by CIO Staff

The Real E-Commerce

Feb 03, 20052 mins
BPM Systems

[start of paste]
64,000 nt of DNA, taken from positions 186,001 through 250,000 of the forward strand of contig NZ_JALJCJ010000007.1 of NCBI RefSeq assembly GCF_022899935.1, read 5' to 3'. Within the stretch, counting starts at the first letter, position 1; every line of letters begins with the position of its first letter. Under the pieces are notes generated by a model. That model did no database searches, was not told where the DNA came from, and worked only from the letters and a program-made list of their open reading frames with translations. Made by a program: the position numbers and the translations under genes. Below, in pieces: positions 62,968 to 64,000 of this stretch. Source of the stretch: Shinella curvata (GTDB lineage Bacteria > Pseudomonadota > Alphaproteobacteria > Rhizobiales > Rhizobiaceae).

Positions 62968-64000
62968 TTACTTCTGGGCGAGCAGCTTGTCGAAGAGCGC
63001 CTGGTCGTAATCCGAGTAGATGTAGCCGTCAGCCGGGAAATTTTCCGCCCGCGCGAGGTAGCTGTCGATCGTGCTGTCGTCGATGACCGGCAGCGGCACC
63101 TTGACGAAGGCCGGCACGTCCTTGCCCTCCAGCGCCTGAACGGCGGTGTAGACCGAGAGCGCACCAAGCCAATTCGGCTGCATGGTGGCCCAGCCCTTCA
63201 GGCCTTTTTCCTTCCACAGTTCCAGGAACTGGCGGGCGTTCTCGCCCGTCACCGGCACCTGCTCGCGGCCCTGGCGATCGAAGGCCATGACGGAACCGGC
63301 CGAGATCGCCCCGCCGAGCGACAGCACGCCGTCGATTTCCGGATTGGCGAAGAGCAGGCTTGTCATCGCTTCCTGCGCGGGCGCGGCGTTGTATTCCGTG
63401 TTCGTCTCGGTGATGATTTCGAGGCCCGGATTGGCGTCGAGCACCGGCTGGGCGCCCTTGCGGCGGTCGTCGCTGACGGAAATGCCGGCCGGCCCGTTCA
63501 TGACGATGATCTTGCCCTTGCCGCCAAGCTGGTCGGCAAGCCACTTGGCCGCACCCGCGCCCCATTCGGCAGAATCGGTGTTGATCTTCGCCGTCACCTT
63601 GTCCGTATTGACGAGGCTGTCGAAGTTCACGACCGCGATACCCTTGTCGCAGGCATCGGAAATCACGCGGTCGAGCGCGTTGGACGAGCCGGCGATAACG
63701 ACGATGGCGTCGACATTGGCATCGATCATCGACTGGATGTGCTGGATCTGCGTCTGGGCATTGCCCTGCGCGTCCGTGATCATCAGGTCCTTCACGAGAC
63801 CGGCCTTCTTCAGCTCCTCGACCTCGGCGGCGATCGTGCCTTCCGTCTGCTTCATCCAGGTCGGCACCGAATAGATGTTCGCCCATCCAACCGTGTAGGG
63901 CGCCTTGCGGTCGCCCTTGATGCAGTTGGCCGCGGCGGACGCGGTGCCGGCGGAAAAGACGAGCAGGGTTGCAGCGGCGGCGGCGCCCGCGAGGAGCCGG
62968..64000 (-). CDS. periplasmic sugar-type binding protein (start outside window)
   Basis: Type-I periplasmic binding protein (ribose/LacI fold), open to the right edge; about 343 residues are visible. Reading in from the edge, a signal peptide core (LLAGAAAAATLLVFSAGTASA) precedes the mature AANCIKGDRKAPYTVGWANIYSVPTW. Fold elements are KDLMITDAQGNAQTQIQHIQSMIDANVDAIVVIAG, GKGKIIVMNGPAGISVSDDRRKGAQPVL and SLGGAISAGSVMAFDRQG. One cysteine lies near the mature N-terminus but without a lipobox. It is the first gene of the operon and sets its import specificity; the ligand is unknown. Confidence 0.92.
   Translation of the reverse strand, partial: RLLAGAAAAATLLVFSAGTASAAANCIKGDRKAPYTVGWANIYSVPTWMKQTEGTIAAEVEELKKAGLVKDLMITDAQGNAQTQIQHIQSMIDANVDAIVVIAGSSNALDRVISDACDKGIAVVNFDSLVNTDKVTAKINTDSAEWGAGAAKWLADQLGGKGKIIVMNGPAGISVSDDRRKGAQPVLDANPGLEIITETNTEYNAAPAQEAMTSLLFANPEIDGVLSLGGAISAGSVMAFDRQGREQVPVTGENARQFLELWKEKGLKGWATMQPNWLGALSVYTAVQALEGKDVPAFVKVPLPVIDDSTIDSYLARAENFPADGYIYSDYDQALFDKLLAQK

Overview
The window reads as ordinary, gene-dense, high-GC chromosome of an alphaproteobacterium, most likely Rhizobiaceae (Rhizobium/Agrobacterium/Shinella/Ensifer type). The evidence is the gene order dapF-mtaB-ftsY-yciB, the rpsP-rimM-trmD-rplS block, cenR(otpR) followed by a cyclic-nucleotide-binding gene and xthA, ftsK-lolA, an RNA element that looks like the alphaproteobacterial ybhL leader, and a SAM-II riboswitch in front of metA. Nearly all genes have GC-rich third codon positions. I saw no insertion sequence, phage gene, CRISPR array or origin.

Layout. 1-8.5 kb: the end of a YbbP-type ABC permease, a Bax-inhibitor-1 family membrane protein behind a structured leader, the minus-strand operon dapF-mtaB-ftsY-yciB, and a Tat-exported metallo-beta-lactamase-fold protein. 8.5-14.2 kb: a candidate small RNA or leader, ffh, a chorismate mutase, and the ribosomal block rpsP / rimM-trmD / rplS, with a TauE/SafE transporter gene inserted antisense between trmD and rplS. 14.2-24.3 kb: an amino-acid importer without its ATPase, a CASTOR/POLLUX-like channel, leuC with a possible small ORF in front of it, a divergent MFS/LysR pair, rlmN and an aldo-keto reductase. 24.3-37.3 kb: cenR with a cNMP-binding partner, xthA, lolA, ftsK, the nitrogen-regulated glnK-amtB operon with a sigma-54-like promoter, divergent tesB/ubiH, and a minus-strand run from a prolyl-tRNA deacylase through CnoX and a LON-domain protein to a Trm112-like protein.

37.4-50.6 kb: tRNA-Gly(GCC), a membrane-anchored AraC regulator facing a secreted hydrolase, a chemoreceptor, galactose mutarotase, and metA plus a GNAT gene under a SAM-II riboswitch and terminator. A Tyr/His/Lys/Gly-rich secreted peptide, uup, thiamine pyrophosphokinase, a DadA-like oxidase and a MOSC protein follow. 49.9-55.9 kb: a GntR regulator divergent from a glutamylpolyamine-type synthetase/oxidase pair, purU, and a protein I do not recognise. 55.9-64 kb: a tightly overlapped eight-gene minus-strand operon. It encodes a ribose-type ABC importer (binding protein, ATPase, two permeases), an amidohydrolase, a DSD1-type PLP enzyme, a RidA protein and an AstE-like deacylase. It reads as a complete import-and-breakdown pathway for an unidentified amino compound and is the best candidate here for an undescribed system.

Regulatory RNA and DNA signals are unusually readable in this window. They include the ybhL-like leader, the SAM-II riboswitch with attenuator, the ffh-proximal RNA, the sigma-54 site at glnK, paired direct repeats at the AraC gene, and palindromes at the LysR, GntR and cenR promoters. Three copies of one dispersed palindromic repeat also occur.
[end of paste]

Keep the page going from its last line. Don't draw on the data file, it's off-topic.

The mainstream media are fixated on retail electronic commerce as the emblem of its success or failure. If that’s the case, electronic commerce is going to look like a failure for a long time. Though growing faster than in-store sales, online is still just 2 percent of retail buying. But an excellent study based on US census data shows that b-to-b online commerce, mostly in services and manufacturing, has seen steady, even dramatic growth, without the kind of post-bubble crash that retail suffered. Most of the online processes adopted by services companies and manufacturers have been basic–online catalogs and procurement are near the top of the list–and bigger companies tend to do it more than smaller ones. All this progress has been overshadowed by the bust of the most overhyped b-to-b segment: electronic marketplaces (okay, so we bought into the hype at first, too–but we got cynical earlier than most). The study authors offer a great nugget of wisdom that we all should have seen; marketplaces never made much sense as a way to make the traditional supply chain more efficient. “The limited success of these applications can be attributed to the fact that online exchanges did not dramatically alter the existing way firms manage their supply chains. Firms value obtaining the right combination of products at the right time, and coordinating complex production activities is easier with a dedicated, traditional supply chain. The cost savings offered by online exchanges were simply not enough to convince firms to sacrifice other aspects of production, such as timeliness and access to preferred brands.”